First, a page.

• APT-28, also known as Fancy Bear, is a cyber-espionage group identified by the Special Counsel Investigation as GRU Units 26165 and 74455. This entity has conducted cyber attacks in connection with a number of Russian strategic objectives, including, most famously, the DNC hack of 2016. The Facebook data set provided to SSCI included multiple Pages related to hacking operations, including DCLeaks and Fancy Bears Hack Team, a sports-related Page.  This activity included a hack-and-leak attack on WADA, almost certainly in retaliation for WADA’s recommendation that the International Olympic Committee ban the Russian team from the 2016 Olympics in Rio de Janeiro. The documents leaked (and, according to WADA, altered) by Fancy Bears purported to show that athletes from EU countries and the US were cheating by receiving spurious therapeutic use exemptions. Our analysis of these Pages looks at their sparse engagement on social platforms and the stark contrast to the substantial coverage in mainstream press. It also notes the boosting of such operations by Russian state-linked Twitter accounts, RT, and Sputnik. 

  • CyberBerkut, Committee of Soldiers’ Mothers of Ukraine, and “For an Exit from Ukraine,” a network of Pages targeting Ukraine, which has been subject to an aggressive disinformation campaign by the Russian government since the Euromaidan revolution in 2014. Our investigation of these Pages highlights the degree to which apparently conflicting messages can be harnessed together in support of a single overarching objective. (This also suggests a parallel with the tactics of the IRA, which frequently boosted groups on opposite sides of contentious issues.) Among the multiple, diverging operational vectors we analyzed were attempts to sow disinformation intended to delegitimize the government in Kyiv; to leverage a Ukrainian civil-society group to undermine public confidence in the army; and to convince Ukrainians that their  country was “without a future” and that they were better off emigrating to Poland. While the Pages we analyzed worked with disparate themes, their content was consistently aimed at undermining the government in Kyiv and aggravating tensions between Eastern and Western Ukraine.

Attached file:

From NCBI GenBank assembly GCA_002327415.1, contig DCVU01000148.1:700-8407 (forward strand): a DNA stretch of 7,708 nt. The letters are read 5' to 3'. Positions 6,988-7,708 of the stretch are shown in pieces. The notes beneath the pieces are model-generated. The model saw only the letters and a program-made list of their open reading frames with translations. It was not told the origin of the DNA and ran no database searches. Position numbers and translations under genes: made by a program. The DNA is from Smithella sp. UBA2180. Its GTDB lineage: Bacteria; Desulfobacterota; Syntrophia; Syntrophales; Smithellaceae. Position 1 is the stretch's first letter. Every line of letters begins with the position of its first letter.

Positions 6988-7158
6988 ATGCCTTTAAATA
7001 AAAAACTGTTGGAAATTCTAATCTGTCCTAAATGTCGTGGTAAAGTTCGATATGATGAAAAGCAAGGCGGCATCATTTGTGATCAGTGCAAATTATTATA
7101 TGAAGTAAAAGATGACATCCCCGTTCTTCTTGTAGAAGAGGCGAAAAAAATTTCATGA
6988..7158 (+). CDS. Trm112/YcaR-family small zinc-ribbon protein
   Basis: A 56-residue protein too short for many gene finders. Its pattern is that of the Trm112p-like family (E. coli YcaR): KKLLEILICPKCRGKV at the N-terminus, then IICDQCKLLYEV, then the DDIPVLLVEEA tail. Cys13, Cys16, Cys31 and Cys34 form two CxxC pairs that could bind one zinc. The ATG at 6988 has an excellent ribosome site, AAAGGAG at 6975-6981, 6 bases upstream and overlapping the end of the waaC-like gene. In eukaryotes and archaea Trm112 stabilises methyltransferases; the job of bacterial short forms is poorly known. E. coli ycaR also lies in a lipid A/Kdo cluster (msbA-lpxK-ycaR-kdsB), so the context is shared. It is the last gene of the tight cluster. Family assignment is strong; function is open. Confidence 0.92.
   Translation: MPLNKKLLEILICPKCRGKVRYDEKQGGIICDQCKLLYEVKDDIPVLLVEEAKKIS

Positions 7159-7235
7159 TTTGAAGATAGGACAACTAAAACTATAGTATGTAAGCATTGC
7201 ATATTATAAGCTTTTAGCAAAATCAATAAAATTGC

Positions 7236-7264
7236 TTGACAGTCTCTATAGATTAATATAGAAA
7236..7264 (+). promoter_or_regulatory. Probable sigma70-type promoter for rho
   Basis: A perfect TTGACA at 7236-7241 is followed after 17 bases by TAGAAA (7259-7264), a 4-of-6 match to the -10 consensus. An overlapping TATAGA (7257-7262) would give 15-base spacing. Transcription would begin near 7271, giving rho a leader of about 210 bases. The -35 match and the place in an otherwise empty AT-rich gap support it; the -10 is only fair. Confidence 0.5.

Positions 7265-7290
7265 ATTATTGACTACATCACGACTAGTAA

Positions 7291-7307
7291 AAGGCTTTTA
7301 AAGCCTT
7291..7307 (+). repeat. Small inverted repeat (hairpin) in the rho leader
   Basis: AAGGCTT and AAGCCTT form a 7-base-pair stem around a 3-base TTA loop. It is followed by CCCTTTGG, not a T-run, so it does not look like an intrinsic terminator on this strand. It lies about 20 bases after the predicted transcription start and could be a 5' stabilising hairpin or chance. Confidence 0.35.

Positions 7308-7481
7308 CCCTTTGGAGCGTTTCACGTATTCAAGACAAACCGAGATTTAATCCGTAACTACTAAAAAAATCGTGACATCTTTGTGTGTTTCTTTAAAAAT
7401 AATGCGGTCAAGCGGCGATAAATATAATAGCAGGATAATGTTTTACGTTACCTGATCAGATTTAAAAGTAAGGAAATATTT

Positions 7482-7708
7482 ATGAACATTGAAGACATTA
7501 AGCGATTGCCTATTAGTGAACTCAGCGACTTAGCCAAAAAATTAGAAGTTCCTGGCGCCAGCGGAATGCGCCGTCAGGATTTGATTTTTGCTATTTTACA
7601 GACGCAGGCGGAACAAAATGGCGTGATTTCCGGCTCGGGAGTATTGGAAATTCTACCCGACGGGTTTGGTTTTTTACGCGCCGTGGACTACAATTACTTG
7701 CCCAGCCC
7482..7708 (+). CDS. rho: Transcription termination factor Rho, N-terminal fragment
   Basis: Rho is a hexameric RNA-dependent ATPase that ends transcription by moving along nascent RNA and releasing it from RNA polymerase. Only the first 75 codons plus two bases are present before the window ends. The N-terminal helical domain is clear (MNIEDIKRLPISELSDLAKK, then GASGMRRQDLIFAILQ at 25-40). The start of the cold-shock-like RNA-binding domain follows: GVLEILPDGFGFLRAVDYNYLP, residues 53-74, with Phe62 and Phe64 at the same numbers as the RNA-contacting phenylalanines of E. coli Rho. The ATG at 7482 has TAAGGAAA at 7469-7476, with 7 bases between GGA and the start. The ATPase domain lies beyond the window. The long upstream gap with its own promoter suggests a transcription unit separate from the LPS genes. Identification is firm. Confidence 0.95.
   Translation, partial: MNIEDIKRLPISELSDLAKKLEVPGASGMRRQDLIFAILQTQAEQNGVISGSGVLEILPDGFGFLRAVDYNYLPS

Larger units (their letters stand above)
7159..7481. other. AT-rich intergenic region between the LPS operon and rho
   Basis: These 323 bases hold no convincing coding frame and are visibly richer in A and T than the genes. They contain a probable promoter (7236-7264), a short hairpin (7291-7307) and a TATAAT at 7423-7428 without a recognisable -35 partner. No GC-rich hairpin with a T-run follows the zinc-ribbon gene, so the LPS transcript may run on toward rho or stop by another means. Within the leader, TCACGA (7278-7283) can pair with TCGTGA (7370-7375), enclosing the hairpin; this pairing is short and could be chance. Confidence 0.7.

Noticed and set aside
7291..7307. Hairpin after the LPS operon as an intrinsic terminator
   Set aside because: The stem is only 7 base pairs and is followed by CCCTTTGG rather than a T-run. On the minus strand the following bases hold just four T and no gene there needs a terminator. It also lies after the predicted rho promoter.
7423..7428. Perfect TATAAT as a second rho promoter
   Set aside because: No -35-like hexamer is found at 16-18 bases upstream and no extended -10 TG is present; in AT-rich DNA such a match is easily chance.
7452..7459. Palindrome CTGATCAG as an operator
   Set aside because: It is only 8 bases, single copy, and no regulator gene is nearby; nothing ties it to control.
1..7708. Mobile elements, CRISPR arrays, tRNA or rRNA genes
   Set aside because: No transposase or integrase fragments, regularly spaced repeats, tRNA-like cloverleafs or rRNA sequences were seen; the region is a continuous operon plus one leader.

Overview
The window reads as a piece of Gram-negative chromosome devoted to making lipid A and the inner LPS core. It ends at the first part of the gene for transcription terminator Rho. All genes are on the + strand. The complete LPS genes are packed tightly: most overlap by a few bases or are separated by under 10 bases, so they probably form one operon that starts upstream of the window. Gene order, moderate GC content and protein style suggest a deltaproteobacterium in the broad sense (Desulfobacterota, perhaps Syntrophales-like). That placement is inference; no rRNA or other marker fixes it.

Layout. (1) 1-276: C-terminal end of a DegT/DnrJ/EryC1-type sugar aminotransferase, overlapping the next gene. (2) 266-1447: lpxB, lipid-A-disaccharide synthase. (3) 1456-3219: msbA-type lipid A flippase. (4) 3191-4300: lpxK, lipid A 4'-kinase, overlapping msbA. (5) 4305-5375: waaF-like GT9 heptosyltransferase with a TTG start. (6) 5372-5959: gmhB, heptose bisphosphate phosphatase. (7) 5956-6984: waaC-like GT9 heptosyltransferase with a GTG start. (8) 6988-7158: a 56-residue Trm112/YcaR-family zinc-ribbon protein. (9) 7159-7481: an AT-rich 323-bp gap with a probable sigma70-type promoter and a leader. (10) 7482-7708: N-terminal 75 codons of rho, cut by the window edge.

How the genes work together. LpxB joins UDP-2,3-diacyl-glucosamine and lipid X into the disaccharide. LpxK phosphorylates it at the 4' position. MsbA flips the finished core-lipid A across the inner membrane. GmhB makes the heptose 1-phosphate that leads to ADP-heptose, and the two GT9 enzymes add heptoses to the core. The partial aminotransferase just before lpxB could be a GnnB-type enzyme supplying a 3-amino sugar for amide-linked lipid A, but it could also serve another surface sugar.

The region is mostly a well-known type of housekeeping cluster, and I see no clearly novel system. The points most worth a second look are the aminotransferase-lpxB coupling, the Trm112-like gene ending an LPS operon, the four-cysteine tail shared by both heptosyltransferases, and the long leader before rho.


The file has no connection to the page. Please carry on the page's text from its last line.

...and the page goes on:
Considered as a whole, the data provided by Facebook — along with the larger online network of websites and accounts that these Pages are connected to — reveal a large, multifaceted operation set up with the aim of artificially boosting narratives favorable to the Russian state and disparaging Russia’s rivals. Over a period when Russia was engaged in a wide range of geopolitical and cultural conflicts, including Ukraine, MH17, Syria, the Skripal Affair, the Olympics ban, and NATO expansion, the GRU turned to active measures to try to make the narrative playing field more favorable. These active measures included social-media tactics that were repetitively deployed but seldom successful when executed by the GRU. When the tactics were successful, it was typically because they exploited mainstream media outlets; leveraged purportedly independent alternative media that acts, at best, as an uncritical recipient of contributed pieces; and used fake authors and fake grassroots amplifiers to articulate and distribute the state’s point of view. Given that many of these tactics are analogs of those used in Cold-War influence operations, it seems certain that they will continue to be refined and updated for the internet era, and are likely to be used to greater effect. 


The linked white paper and its conclusions are in part based on the analysis of social-media content that was provided to the authors by the Senate Select Committee on Intelligence under the auspices of the Committee’s Technical Advisory Group, whose Members serve to provide substantive technical and expert advice on topics of importance to ongoing Committee activity and oversight. The findings, interpretations, and conclusions presented herein are those of the authors, and do not necessarily represent the views of the Senate Select Committee on Intelligence or its Membership.